Thursday, May 15, 2008

The Man Who Hated Tide Advertising (fiction)

Ben Rodas was the typical ad man of the early seventies. He was brash, self confident to a fault, glib and was socially adept. He was an account executive of a large American advertising agency which was the second biggest in the local scene but occupies about the seventh position on a worldwide scale. He was quite new in the game, only a year out of a Jesuit college with a degree of Bachelor of Arts in Interdisciplinary Science. He was not really an outstanding student and barely passed from year to year. His saving grace was his glibness and a wide generalist knowledge of the arts, politics and business and an engaging sometimes contentious personality which leaves you either hating him or impressed at the extent of his grasp of subject matters but only on their breadth and not in depth. When he speaks he oozed with confidence and authority almost sounding dogmatic.

Still at the point of learning the trade he had modest ambitions and didn’t mind being assigned to small developmental accounts. These are accounts that are of smaller budgets and of products whose markets are still in its infancy. He found challenge in creating communications strategies for products and services which have niche audiences. He was not concerned about getting a move on in the organization as yet. It was if there was this conscious effort towards gathering as much experience as he can at the same time enjoying and relishing each one of them. Even if he did enjoy having an eclectic set of clients which ranged from banking to mass consumer products he preferred the new industries such as communications, real estate development, consumer banking and computer technology which at that time were comer industries.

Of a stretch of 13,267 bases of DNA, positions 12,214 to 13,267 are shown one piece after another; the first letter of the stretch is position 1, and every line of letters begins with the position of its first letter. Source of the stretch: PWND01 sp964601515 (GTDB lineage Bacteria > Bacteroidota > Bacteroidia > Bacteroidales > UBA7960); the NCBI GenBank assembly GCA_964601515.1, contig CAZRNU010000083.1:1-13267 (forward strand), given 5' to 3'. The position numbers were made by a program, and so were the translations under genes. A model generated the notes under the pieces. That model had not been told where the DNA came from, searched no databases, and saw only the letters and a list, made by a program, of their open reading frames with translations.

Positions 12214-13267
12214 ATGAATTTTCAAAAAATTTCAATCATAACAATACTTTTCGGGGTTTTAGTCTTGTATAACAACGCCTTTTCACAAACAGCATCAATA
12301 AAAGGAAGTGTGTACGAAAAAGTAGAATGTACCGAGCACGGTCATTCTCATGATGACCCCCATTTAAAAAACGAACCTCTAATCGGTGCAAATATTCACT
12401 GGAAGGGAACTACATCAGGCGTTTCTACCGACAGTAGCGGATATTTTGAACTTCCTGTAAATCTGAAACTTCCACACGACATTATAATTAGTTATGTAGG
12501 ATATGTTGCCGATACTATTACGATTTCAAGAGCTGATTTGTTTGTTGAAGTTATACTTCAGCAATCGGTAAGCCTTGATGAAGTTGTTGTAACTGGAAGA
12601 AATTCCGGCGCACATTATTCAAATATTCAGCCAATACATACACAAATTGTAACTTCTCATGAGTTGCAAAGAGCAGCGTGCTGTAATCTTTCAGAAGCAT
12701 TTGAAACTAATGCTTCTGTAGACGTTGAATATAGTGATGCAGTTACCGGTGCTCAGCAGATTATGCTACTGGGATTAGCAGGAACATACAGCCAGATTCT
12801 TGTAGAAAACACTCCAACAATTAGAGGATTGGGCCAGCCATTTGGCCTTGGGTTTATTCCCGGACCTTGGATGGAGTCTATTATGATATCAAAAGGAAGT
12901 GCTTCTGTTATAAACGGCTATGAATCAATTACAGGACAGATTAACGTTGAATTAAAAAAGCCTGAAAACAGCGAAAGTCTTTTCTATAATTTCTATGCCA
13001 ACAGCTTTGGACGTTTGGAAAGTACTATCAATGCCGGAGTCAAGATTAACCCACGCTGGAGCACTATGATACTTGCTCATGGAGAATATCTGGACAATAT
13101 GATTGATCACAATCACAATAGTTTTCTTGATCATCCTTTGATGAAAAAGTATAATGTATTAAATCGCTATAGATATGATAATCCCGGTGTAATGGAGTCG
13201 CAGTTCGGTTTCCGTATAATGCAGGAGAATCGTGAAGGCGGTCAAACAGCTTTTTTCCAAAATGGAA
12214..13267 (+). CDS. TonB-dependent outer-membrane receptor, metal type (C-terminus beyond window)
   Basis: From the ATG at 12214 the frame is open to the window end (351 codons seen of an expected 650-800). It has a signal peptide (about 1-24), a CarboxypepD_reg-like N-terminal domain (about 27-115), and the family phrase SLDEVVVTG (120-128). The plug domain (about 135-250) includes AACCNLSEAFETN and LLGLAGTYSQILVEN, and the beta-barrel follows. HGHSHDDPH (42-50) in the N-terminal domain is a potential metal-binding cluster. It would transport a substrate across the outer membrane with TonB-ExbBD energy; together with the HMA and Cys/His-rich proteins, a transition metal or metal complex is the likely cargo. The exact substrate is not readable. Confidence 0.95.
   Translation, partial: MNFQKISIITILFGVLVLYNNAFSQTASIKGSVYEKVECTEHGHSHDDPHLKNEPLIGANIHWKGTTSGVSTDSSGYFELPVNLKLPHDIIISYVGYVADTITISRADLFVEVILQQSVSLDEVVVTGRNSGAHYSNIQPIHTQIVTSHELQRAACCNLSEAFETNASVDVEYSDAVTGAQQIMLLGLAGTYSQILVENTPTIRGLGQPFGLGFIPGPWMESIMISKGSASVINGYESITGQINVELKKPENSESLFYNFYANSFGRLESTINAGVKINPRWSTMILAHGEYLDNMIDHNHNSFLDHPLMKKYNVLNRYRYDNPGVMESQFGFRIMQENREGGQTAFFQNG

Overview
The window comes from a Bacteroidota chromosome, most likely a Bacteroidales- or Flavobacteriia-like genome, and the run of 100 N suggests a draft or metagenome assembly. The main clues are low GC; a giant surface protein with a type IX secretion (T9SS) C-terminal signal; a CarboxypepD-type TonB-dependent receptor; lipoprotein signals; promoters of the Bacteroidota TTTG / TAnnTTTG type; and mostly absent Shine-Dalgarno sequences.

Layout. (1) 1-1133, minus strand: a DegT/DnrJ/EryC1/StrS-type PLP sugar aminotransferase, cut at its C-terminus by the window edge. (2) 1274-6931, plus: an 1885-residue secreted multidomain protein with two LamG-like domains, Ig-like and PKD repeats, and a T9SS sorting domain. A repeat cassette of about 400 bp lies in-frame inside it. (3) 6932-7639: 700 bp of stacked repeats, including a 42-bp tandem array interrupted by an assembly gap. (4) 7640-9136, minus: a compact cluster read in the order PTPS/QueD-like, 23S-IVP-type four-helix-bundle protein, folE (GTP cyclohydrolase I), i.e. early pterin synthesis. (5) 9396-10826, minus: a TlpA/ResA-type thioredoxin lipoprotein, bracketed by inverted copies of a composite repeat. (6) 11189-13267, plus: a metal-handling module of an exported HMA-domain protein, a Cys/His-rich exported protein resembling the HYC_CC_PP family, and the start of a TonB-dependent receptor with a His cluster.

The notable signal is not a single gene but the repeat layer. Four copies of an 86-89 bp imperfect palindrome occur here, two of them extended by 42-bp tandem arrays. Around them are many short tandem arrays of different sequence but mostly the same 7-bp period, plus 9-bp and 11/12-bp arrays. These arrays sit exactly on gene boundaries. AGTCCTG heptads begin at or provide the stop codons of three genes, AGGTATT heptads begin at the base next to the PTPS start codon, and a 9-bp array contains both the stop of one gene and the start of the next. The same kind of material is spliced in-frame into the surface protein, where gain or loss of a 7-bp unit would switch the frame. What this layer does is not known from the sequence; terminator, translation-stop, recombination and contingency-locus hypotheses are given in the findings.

Perhaps it was the desire for uniqueness and a knack for being at the forefront of new developments that had left him unnoticed by the agency bosses because what was high profile was the area of fast moving consumer goods where the agency derives most of its income and the high frequency campaigns of the products that make those involved in the production of their commercials, from account servicing, creative work and even media work gain a high level of stature not only in the agency but in the community of advertising practitioners, marketing clients and the media.

How he hated the ungrammatical, the prosaic copy and the vulgarity of grass roots lingo used in detergents advertising. He couldn’t stand the repetitiveness of the message delivery, the countless mention of the brand name, the commonness of the situations depicted and the bland expressions of ordinary talents. Creative work was reduced into a formula and this resulted into artless advertising. The occasional humor used in detergents advertising was of the slapstick variety and elicited a painful groan from him each time he sees them on television.
His talent and knack for presentation were not overlooked by his bosses. Year after year he was passed up for promotions because of his stubborn insistence in staying in his comfort area of creating advertising campaigns for the upper end and specialized audiences in the new industries and rejecting assignments in the lucrative area of mass consumer products. He was getting to be well known to be an advertising expert on the new industries but could not be monetarily rewarded because these assignments did not carry much financial impact to the company and are looked at as incremental revenue sources only.
After seeing his juniors succeed in the organization ladder while he remained where he was, for now, a good five years, discontent slowly crept up and he became bitter from the felt injustice. It was not the first time that his supervisor has told him in a career review why they could not move him up despite the good work he has done in his present account assignments. At each review he would say that he finds fast moving consumer goods (fmcg) advertising as a lowly activity and thinks that it was below his dignity to work on ad appeals to the washerwomen, hysterical moms, insecure adolescents and other plebeian assortments.